And how England-like it is when the bulb clans launch their succession of cameo appearances, starting with aconites, snowdrops and crocuses, then inching into daffodils and jonquils, before heading over-the-top in the full colour-riot of tulips. Until the end of April in some years, and occasionally even as late as early-to-mid June, we inhabit oak parklands carpeted in meadow flowers like camas that can be edged with magnificent shrubbery borders. And then ‘poof’, the grasses begin to die back, buff and caramel tones appear, and suddenly we’re as bone-dry as southern California. This plunge, cold-turkey, into near-desert conditions is not for the faint of heart - it can only be countered by designs that rely more on drought-tolerant plantings coupled with drip-irrigation systems. There can be as many as six or seven - and certainly not less than three-and-a-half - months of these parched conditions, during which many plants need regular watering just to survive. On sites with thin, spare soils like ours, stunting is a possibility that stalks the garden. In such conditions it pays to minimize the number of plants needing their hands held from day-to-day. Finally, after the long months of dessication and frantic watering, fresh rains effect a gradual return to greenery, culminating in these very November downpours just now weighing so heavily on my mood.


Dry landscape: beautiful, but not for gardening

November – hardly the most promising month for getting outside – also sees the bulk of our annual leaf-fall on the west coast. By end of week one in 2010, the Garry Oaks had already shed two-thirds of their leaves. By the end of week three, after major wind storms, they were all pretty much down. Individual specimens of sweet gum, big-leaf maple, and trembling aspen may hold their colourful displays a while longer, but by the last week of November, most leaves are down and carpeting lawns and beds, or piling up in wind-driven drifts in corners and crevices. The year 2013 saw a bumper crop of deciduous leaves, courtesy of a long moist spring – a boon in the garden as leaves are the principal ingredient of fall compost, which is easily made ready in time for dressing spring beds. But these same leaves can seem a bane when weather and lack of inclination interfere with clearing them from the scene. And every five to seven years, in what's called a mast year, the oaks drop an unusually heavy crop of acorns, necessitating separate collection and complicating the job of assembling leaves for composting (especially if the compost is a cool one, as acorns germinate readily in cool heaps).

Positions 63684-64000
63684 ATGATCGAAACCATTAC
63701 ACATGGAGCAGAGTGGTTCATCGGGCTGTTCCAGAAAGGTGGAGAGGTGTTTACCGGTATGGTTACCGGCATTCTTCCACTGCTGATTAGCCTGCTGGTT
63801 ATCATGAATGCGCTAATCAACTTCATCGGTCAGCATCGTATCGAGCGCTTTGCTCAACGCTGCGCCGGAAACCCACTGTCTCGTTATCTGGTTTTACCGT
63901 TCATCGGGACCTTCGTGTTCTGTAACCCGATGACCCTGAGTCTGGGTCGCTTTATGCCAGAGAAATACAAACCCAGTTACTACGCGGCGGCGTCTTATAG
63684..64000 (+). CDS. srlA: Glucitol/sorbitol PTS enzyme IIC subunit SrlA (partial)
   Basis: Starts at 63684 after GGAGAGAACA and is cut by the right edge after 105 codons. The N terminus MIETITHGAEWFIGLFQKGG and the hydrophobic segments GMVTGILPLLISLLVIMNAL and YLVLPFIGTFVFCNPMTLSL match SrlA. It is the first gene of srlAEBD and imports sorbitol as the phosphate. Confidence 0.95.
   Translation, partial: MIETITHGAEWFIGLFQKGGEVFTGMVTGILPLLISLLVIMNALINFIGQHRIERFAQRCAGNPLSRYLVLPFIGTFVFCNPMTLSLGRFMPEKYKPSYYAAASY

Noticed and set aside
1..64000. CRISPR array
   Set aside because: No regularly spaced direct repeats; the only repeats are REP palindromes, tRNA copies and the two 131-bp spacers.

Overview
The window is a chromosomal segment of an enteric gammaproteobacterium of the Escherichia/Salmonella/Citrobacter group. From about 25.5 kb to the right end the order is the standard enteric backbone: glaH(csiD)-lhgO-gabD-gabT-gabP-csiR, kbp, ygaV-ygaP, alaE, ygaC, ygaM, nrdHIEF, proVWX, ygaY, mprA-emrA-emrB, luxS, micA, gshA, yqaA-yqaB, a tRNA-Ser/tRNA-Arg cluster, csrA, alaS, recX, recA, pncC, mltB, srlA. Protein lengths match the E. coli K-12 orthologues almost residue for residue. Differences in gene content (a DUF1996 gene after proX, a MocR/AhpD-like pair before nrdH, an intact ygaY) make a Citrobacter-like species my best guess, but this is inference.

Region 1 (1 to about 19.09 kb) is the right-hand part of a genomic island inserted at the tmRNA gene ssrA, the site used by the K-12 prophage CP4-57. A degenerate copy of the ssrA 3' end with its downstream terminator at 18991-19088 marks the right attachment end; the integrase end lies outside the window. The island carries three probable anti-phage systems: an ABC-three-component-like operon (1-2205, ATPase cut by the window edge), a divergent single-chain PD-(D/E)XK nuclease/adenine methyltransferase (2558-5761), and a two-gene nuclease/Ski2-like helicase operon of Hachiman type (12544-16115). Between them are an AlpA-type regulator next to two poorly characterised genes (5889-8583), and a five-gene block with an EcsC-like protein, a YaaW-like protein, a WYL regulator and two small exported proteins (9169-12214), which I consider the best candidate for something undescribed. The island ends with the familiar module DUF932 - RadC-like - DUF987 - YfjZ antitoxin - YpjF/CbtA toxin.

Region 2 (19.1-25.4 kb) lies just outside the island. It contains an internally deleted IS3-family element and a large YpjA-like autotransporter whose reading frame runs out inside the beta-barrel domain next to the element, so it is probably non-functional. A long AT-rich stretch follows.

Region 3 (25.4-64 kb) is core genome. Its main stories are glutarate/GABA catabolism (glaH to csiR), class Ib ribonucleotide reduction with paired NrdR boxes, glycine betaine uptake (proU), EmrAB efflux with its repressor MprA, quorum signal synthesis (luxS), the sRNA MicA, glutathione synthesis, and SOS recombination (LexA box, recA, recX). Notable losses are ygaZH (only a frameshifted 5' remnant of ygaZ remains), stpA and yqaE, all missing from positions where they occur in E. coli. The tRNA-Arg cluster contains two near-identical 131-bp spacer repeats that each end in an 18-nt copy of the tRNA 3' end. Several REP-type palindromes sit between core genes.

After many November rainstorms, nearly all the oak leaves are down


When I moved back to Victoria 35 years ago, the accepted wisdom here was that there was no alternative but to burn the oak leaves. Accordingly, most back yards came equipped with a metal burn barrel. Fall typically gave rise to prolonged periods of largely ineffectual burning – ‘smouldering’ may be more exact - reaching a crescendo in November and December. Back then, people spent days on end stuffing paltry quantities of leaves into barrel burners, only to release copious clouds of dense blue-grey smoke. It was widely believed that oak leaves were hard to decompose (they aren't), so burning was held to be the only effective way to dispose of them - a truth belied by the slow, choking results but clung-to firmly nonetheless. Wet leaves simply don’t burn well, full stop. In those days, many November weekends were ruined by ambient air too smoky to work outside in. Paradoxically, and perversely, the few sunny breaks in an often-gloomy month were eclipsed by plumes of thick smoke. Today such fires are wisely banned in suburban Saanich, there’s greater knowledge of how to effectively compost oak leaves (they break down in three months if properly handled) and our enlightened municipality now offers free curbside collection of piled leaves to anyone disinclined to work them on site. I myself rarely have spare leaves for pick up, but the program is a godsend for many residents. To me it’s more satisfying to return them as finished compost to waiting beds in early spring, and remarkably easy once you acquire the knack.


Saanich crew using a vacuum hose to collect leaves raked to the curb